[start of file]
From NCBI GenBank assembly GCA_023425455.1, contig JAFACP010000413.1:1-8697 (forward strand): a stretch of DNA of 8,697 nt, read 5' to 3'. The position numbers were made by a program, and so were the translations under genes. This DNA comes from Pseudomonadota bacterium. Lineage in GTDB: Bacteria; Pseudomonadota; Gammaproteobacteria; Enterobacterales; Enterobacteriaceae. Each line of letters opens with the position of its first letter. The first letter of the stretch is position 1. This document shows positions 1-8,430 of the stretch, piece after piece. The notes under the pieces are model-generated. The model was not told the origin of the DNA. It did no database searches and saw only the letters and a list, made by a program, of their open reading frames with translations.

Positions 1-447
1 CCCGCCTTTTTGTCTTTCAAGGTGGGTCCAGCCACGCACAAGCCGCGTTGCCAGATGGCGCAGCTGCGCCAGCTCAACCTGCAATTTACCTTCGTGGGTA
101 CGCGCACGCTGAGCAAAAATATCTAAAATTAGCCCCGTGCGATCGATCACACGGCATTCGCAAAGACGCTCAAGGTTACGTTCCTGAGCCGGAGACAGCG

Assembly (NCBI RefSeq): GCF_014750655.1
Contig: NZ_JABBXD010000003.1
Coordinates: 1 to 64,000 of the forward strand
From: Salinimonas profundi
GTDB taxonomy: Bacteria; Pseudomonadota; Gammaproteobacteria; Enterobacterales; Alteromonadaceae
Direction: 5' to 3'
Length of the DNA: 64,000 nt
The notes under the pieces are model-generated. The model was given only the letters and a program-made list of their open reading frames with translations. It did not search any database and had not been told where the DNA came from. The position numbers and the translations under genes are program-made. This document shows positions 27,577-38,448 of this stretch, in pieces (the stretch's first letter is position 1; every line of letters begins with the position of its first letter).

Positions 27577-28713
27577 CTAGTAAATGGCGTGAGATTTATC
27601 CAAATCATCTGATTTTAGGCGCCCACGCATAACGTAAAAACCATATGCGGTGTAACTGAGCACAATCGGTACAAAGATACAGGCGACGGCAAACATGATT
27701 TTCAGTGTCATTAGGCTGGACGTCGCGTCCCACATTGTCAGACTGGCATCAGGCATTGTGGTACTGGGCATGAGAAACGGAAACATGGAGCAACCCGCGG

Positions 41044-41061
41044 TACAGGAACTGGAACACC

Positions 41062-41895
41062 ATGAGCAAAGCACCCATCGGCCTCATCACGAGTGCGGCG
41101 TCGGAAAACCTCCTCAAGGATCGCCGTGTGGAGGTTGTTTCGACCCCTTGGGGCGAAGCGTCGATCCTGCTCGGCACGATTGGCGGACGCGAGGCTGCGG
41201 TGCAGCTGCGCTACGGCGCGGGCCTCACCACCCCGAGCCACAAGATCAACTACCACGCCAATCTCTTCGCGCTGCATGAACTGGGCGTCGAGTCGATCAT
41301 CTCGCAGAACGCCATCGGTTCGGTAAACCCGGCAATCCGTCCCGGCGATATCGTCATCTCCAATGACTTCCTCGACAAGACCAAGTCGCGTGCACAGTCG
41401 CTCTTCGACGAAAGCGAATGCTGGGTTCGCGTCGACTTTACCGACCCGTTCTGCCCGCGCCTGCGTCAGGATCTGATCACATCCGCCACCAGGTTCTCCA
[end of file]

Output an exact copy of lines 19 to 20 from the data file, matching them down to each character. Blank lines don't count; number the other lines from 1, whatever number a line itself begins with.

Positions 41062-41895
41062 ATGAGCAAAGCACCCATCGGCCTCATCACGAGTGCGGCG